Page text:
Way back in the day when the gatekeepers kept the gates closed to so many of us, allowing only a privileged few through the hallowed portals, knowledge was certainly power.
Exams started with the Eleven-Plus and funnelled the sections of the school population into three distinct areas: Grammar; Technical; and Secondary Modern educational models. From there on in, there was a relatively trouble-free route into ‘O’ Levels; Vocational Qualifications; or CSEs. On top of that, you could progress to gain absolutely nothing as those were the days when one’s personal aptitude and indifference would be respected. Back in the day, you were allowed to fail if you merited it.
Some of the main skills required for passing examinations were aptitude, natural talent, hard work, and memorisation. The latter was a godsend for those who wished to wend their way into the wonderland of a university education. And let’s not forget the teachers. A bright and knowledgeable teacher, who could engage with young people, was the most excellent of escape-routes, unless said teacher was predisposed to that most dreaded of ideologues, ‘the love of learning for its own sake’.
We were up at Durham this week with our middle daughter who has received a rather good offer to study Archaeology. I had never been to Durham before, so it was all new to me. I knew that Durham was one of the best universities in the country and I was happy that our middle daughter had the chance to study there. It was a well-needed tonic and an ‘away-day’ from her issues with self-esteem.
Now that it has become a real possibility, she is going to have to work and work in order to polish her skills at passing examinations…extremely well. You see, there is a point when knowledge alone counts for nothing. At crucial times, it’s about demonstrating what you know and applying it to certain questions. After you have done well in A Levels, you can forget what you have learnt so that you can learn some more. There’s only so much one can be expected to regurgitate at any one time.
And yet what impressed us about Durham University was its standing as a pre-eminent gate-keeper. Saint Bede’s remains are there in the Cathedral. Eminent scholars fill the lists of alumni. The doors opened to those who were willing to go that extra mile and would then lead onto doors that led to endless possibilities. They were gates that my wife and I had never passed through, but our children are now doing so. Yet there was something else that Durham had that was unquantifiable; it was the ‘love of learning’. And what best exemplified that was the study of Archaeology; the study of the past for the sake of discovery, for the sake of learning something new.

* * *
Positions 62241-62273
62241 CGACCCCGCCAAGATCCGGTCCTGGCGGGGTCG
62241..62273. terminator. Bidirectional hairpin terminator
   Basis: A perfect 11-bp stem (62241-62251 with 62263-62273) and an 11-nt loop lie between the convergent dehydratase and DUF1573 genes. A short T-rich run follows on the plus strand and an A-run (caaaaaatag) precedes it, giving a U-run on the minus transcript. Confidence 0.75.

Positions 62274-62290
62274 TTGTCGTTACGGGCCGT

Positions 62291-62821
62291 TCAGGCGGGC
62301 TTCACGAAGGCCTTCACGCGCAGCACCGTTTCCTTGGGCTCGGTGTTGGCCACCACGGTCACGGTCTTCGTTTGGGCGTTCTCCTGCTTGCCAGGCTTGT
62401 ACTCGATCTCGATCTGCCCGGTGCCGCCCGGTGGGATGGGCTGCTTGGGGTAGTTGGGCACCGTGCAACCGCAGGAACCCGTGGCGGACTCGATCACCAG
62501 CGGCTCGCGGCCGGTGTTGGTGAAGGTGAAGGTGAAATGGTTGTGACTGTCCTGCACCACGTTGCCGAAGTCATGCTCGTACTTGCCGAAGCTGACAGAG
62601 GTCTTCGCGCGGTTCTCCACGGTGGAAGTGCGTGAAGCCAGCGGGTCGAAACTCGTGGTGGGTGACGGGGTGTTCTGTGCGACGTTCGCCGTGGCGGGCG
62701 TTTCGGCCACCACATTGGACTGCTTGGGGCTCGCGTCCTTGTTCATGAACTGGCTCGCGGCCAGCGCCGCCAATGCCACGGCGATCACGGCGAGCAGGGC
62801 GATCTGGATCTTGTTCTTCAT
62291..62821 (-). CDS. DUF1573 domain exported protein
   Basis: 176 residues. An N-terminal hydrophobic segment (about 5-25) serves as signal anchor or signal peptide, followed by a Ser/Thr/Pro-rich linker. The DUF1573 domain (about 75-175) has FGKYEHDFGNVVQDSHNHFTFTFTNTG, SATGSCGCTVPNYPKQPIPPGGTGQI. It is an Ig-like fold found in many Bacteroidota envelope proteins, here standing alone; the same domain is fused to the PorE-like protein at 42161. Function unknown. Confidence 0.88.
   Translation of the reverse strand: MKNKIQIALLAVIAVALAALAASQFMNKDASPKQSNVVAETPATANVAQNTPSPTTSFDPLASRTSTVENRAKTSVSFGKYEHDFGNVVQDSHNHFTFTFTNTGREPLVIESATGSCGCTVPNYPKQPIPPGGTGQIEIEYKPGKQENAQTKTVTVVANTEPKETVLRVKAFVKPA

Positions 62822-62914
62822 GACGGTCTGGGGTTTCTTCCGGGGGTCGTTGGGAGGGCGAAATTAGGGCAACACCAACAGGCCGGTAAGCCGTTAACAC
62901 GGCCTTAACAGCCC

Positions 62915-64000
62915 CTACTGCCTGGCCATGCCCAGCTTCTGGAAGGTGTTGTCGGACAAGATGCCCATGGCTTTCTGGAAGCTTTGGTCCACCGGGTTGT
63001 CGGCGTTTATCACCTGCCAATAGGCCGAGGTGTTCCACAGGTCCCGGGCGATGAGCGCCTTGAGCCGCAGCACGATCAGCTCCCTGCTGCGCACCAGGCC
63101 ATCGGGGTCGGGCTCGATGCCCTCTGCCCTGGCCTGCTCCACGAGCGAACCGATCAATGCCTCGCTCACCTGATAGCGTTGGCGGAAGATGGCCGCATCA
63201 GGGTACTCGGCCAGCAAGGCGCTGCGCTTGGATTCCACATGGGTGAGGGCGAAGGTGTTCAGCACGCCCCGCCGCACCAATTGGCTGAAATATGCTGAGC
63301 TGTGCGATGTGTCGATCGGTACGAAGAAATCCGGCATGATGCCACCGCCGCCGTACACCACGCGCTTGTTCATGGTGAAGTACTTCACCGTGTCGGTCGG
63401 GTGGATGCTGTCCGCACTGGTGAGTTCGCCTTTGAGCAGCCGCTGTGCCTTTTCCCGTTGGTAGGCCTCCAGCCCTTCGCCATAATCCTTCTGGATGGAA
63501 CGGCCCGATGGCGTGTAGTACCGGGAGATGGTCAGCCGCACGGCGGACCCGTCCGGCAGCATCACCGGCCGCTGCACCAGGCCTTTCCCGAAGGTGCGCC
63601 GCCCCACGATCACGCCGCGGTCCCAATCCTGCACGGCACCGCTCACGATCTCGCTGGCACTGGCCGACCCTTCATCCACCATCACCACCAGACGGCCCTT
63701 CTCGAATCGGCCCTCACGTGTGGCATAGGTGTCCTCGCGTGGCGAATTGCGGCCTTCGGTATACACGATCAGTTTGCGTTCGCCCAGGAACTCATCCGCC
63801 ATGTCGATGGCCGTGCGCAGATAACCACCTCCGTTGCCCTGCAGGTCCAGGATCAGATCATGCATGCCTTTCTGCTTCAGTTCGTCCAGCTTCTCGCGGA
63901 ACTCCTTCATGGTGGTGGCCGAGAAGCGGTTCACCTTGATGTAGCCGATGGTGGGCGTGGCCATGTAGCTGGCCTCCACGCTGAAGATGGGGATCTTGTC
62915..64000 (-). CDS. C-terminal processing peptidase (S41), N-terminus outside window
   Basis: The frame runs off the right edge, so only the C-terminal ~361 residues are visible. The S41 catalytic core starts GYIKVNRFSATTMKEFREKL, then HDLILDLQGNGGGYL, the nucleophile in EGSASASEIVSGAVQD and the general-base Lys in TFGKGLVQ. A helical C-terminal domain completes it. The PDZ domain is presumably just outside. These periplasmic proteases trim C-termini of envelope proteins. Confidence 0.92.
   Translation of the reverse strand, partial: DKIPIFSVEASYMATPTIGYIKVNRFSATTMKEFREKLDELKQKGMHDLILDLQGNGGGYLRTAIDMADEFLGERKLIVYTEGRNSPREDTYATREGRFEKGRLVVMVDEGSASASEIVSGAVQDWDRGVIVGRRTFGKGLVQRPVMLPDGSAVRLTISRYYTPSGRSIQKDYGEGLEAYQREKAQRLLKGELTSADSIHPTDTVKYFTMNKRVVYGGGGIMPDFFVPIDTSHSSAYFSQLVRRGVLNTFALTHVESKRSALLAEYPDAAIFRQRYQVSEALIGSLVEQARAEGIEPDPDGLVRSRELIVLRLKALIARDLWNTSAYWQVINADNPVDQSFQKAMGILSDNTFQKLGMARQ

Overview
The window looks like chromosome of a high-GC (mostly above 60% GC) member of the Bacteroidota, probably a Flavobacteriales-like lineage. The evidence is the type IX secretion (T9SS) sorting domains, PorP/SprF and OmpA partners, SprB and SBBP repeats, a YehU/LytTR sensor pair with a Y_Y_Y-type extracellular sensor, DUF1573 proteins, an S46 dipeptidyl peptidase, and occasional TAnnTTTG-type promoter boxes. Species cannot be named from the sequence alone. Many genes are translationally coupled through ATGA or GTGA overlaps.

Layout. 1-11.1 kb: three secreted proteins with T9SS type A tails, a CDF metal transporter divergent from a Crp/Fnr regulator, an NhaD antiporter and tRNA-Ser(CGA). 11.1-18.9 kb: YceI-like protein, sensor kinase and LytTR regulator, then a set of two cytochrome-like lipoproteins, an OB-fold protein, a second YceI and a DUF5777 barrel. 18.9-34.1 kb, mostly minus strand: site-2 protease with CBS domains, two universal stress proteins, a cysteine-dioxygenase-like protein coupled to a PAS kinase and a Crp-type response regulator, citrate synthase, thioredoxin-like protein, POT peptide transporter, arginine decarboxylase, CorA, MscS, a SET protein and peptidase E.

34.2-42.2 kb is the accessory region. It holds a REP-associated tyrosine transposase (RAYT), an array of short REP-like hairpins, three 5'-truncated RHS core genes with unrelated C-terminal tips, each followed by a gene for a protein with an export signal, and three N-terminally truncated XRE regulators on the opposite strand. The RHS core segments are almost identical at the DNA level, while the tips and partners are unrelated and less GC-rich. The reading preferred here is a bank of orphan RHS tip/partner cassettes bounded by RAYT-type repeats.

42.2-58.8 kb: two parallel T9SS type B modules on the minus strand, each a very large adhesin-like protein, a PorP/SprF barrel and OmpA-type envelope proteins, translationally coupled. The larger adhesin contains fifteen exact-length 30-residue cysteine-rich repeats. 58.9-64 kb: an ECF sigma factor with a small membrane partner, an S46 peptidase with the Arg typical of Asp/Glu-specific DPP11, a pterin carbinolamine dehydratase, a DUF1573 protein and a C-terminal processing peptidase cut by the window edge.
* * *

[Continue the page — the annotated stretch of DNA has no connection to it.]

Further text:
So the question that this all gives rise to is whether or not education and knowledge should be in need of an end-product. My response is, yes. We learn to make sense of the world around us. We learn to move forward. We do learn from our mistakes as much as we learn from our successes. It has to be applied.
Nevertheless when explorers risked their lives to chart a new ocean or continent or planet, are they doing so to provide valuable information that can be used by later generations or are they lost in the moment of discovery, of being the first one there, of leaving a footprint or fingerprint on something that was previously pristine and unimagined?
From The Telegraph Friday 16th February 2018. By Allan Massie
Professor Andrew Hamilton, the vice-chancellor of Oxford University, has spoken up in defence of “apparently useless” study. He points to research done by the university’s Department of Earth Sciences estimating the body masses of 426 species of dinosaurs. They concluded that those with the lowest body mass had the best chance of survival. Accordingly, those did survive and became birds. “Now,” he said, “unless you are a budgerigar wishing to trace your family tree, that information is of precisely zero value. But it’s brilliant research, and somehow I feel better just for knowing it.”